Game of Theories: The Monetarists

Here’s the second chapter of our mini-series on business cycle theories: The Monetarists. For the real econ aficionados, today’s video features an un-credited cameo. A free Game of Theories t-shirt to the first person to identify the cameo in the comments.

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Scott Sumner!!!

Winand is our winner! Congratulations!

Scott Sumner

Besides the heads of Friedman, Keynes, and Hayek, there were pictures of Paul Volker and a head shot of Scott Sumner on a cartoon body with a t-shirt saying market monetarism.

Luckily, the donors that made MRU possible will never have to worry about making a cameo and being identified.

Despite the problems mentioned (such as "which money supply?"), Monetarism still provides the most consistent and non arbitrary (Looking at you "animal spirits" and "soup kitchens caused the great depression") framework to analyse business cycles (Most empirically accurate if you no longer assume velocity to always and everywhere grow at a constant rate). Friedman opposed reacting to shifts to velocity because of the discretionary aspect (never mind that there is good reason to think velocity shifts would be more infrequent with 1) a monetary rule and 2) a rule that means no adverse money supply shocks). Perhaps he would support NGDP targeting were he alive so long as the market futures forecast was used? We will never know.

Good video. Looking forward to the next one.

I like these videos.

On the subject of sticky wages, it seems to me that, at the micro level at least, there is a simple reason why wages are sticky. Employers can distinguish, to a reasonable degree, between more and less productive workers. When demand falls it is wiser to lay off the less productive ones and keep the more productive on staff. That cuts the wage bill more than it cuts output.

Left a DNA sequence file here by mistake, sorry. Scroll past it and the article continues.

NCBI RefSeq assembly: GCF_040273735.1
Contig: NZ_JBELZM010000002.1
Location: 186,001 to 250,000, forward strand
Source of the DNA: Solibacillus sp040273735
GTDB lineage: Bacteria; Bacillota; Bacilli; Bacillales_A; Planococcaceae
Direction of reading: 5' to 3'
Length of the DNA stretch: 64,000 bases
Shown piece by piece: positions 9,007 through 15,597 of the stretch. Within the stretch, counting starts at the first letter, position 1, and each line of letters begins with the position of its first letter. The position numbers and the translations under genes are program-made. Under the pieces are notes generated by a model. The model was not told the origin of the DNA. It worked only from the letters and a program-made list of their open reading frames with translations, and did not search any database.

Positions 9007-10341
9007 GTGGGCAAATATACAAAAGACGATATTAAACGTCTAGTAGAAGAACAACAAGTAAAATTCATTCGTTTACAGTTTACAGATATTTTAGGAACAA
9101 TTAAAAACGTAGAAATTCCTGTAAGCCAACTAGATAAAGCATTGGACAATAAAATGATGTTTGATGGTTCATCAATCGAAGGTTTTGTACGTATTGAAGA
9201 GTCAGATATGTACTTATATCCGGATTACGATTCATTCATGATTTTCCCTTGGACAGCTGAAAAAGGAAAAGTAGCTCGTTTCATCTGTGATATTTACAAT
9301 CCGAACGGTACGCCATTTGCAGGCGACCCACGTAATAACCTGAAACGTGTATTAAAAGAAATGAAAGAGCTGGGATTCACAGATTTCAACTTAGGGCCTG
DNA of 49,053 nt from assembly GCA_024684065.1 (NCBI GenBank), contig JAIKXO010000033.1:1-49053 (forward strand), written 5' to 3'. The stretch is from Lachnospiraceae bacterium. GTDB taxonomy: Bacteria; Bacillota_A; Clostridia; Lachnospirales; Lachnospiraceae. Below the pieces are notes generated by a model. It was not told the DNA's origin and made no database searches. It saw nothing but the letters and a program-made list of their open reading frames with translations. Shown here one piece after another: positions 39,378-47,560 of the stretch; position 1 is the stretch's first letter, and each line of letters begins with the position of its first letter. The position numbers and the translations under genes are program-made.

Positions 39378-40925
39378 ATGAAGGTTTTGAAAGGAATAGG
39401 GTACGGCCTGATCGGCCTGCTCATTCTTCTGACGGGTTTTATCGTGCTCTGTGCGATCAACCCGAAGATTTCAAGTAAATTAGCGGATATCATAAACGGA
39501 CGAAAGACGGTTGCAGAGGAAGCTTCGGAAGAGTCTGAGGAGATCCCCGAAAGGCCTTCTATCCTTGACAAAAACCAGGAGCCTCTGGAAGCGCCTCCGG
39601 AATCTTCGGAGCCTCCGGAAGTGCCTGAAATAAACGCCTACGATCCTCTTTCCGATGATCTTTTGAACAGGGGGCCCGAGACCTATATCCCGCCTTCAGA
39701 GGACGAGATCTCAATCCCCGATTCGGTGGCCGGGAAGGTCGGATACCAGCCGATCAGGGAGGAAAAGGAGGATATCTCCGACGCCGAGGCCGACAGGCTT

Of course this assumes that wages are not already set on an individual productivity basis, but I think that is true, or that at least they do not reflect a fine-grained assessment of workers' productivity.

Whether that generalizes to the entire economy I don't know, but I seldom hear it mentioned.

This seems reasonable.

There's "inflation" and then there's "inflation". If I'm an owner of capital, "inflation" is when wages rise but not when the prices of assets (real estate, stocks) rise. This even confuses some economists, even Larry Summers, who, in his Okun Lecture, explained that the financial crisis was the result of the Fed's failure to identify "inflation" lurking in the background (i.e., rising asset prices). During the recovery, we've experienced rapidly rising asset prices but no "inflation", which no doubt makes owners of capital happy but not labor. But is "inflation" lurking in the background as it was leading up to the financial crisis according to Summers? I should add that Summers has not repeated his gaffe in his Okun Lecture. "What "inflation?" he would likely ask today. Not sure about tomorrow. I suppose it depends on whether we experience another financial crisis.

Lary Summers is a blackguard, a traitor and a rodent. He stabbed Mexico in the back.

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